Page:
Revised November 4, 2020
with the news that two Skye pterosaurs have been presented in SVP abstracts, not the one I assumed. Neither has been published yet, so I don’t know if the accompanying illustrations represent one or the other.
This is the second time
the wonderful Skye, Scotland pterosaur has entered the SVP abstracts. The first was in 2019, covered here. Evidently, this specimen is still unnamed and unnumbered, so I wondered, what progress does the new set of authors bring to this specimen this year?
Figure 1. Skye pterosaur from traced from in situ specimens found online.
From the Jagielska et al. 2020 abstract:
“An incomplete fossil record limits understanding of pterosaurian macroevolution during the Middle Jurassic, a period associated with diversification of many major pterosaur clades.”
By contrast, the fossil record in the large pterosaur tree (LPT, 251 taxa) has no large gaps during the Middle Jurassic (Fig. 2) or otherwise. The fossil record is more complete than the authors realize, evidently due to taxon exclusion.
“The European Middle Jurassic pterosaurian record, until now, has consisted of numerous non-taxon specific specimens and included a single named genus, based on a partially preserved dentary.”
Are we forgetting all the many Dorygnathus specimens (Fig. 2)? Several are transitional to higher pterodactyloid-grade taxa, either directly (ctenochasmatids and azhdarchids) or indirectly through Scaphognathus (the rest of them; Peters 2007).
Figure 2. Click to enlarge. The descendants of Sordes in the Dorygnathus clade and their two clades of pterodactyloid-grade descendants.
Continuing from the Jagielska et al. 2020 abstract:
“Here we describe a new three-dimensionally preserved partial skeleton from the Bathonian Lealt Shale Formation of Skye, Scotland, that helps fill the Middle Jurassic pterosaur gap. It is the most complete fossil from the Jurassic sequence of the Scottish Hebrides, which commonly yields ichnofossils but only fragmentary archosaur remains, and the first nearly complete Middle Jurassic pterosaur from outside of China. The new pterosaur is mostly articulated and includes the skull (which retains delicate palatal, hyoid, and neurocranial elements), complete cervical and caudal vertebral series, fully preserved paired forelimbs with partially preserved wing phalanges, a disarticulated dorsal vertebral series and ribcage, and a poorly preserved sacral, pelvis and hindlimb region. It is the largest non-pterodactyloid on record, with an estimated 2 m wide wingspan.”
We also heard this in 2019. Since the authors have changed, perhaps no one told Jagielska et al. that this specimen was featured in an SVP abstract a year ago.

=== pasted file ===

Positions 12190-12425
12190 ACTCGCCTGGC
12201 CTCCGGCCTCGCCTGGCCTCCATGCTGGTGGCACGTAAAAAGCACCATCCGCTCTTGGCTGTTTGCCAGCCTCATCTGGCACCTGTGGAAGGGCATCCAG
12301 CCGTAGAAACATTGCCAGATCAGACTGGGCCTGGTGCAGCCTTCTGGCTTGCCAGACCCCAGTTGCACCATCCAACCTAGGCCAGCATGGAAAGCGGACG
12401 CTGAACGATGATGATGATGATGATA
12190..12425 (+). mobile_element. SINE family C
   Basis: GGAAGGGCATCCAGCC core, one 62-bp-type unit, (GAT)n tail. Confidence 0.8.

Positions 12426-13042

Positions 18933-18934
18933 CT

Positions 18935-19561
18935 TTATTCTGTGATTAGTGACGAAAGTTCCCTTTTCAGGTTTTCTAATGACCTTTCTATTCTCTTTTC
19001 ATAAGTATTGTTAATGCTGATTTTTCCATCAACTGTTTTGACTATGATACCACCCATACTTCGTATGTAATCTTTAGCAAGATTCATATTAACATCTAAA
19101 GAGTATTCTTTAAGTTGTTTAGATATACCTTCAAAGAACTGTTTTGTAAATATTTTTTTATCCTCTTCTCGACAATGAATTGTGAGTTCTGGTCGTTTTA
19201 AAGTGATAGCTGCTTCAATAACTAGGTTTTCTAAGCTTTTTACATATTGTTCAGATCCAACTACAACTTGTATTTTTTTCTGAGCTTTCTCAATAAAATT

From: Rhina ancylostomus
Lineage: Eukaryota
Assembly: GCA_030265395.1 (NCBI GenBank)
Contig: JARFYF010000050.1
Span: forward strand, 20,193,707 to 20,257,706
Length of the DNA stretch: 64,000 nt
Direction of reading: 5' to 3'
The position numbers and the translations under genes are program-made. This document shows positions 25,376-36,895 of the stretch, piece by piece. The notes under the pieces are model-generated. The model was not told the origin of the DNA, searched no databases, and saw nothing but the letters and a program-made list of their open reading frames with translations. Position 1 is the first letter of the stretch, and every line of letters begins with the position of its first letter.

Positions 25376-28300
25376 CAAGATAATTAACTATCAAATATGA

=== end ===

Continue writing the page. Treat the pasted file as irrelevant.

“The specimen represents a new genus and species diagnosed by several autapomorphies, including slender, curved humeral shaft; large teardrop-shaped lower temporal fenestra; a novel “jugo-lacrimal” fossa, and unique palatal arrangement with trident-shaped anterior vomer.”
As Larry Martin was quick to note, most autapomorphies can be found in other tetrapod taxa by convergence. So first, run the analysis. Then start describing some interesting traits.
“We conducted a phylogenetic analysis by combining several published datasets, which placed the new Scottish pterosaur within the paraphyletic array of non-monofenestratans commonly called the Rhamphorhynchinae, where it shares cranial similarities to the similarly-aged Chinese Angustinaripterus longicephalus.”
Sometimes more data nests taxa elsewhere, but their ‘several published datasets’ don’t include the LPT (subset Fig. 3). Borrowing other datasets usually absolves authors from mistakes made by prior authors, especially taxon exclusion issues. Colleagues, students: create your own datasets. Create your own reconstructions. By the way, in 2019 the earlier set of authors nested the Skye pterosaur with Darwinopterus and Wukongopterus, far from Angustinaripterus. The LRT nests the Skye pterosaur basal to the clade of wukongopterids (Fig. 3).
“We imaged the skull using microCT, which reveals a brain endocast with a large cerebellum and floccular region wrapped by thin, curved semi-circular canals of the inner ear, similar to closely related Rhamphorhynchus muensteri.”
The 2019 abstract likewise mentioned µCT scans. None of the above taxa are closely related to R. muensteri.
Figure 3. Subset of the LPT showing the nesting of the Skye pterosaur from available data (Fig. 1).
Continuing from the Jagielska et al. 2020 abstract:
“Along with the highly diverse but fragmentary Tayton Limestone Formation assemblage of England, the new specimen challenges the long-considered notion that the European Middle Jurassic was a time of low pterosaur diversity and anatomical disparity.”
One more specimen that we knew about last year will not challenge a ‘long considered notion’ that was never a notion to begin with. Hate to be snippy here, but hyperbole is not appropriate in science simply to elevate a notion or a cladogram, especially if it lacks dozens of pertinent taxa.
Jagielska N et al. (9 co-authors) 2020. An exceptionally well preserved pterosaur from the Middle Jurassic of Scotland. SVP abstracts 2020.
Martin-Silverstone E, Unwin DM and Barrett PM 2019. A new, three-dimensionally preserved monofenestratan pterosaur form the Middle Jurassic of Scotland and the complex evolutionary history of the scapulo-vertebrael articulation. SVP abstracts 2019. Peters D 2007. The origin and radiation of the Pterosauria. In D. Hone ed. Flugsaurier. The Wellnhofer pterosaur meeting, 2007, Munich, Germany. p. 27.